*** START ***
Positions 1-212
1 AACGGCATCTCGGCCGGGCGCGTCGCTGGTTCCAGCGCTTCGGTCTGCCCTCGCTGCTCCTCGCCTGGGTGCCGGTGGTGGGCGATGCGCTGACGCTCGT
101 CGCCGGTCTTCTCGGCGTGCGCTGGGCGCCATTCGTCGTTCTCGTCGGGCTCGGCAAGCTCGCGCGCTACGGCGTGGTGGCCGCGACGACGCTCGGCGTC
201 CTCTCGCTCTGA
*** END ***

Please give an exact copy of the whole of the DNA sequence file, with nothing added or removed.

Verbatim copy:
Positions 1-212
1 AACGGCATCTCGGCCGGGCGCGTCGCTGGTTCCAGCGCTTCGGTCTGCCCTCGCTGCTCCTCGCCTGGGTGCCGGTGGTGGGCGATGCGCTGACGCTCGT
101 CGCCGGTCTTCTCGGCGTGCGCTGGGCGCCATTCGTCGTTCTCGTCGGGCTCGGCAAGCTCGCGCGCTACGGCGTGGTGGCCGCGACGACGCTCGGCGTC
201 CTCTCGCTCTGA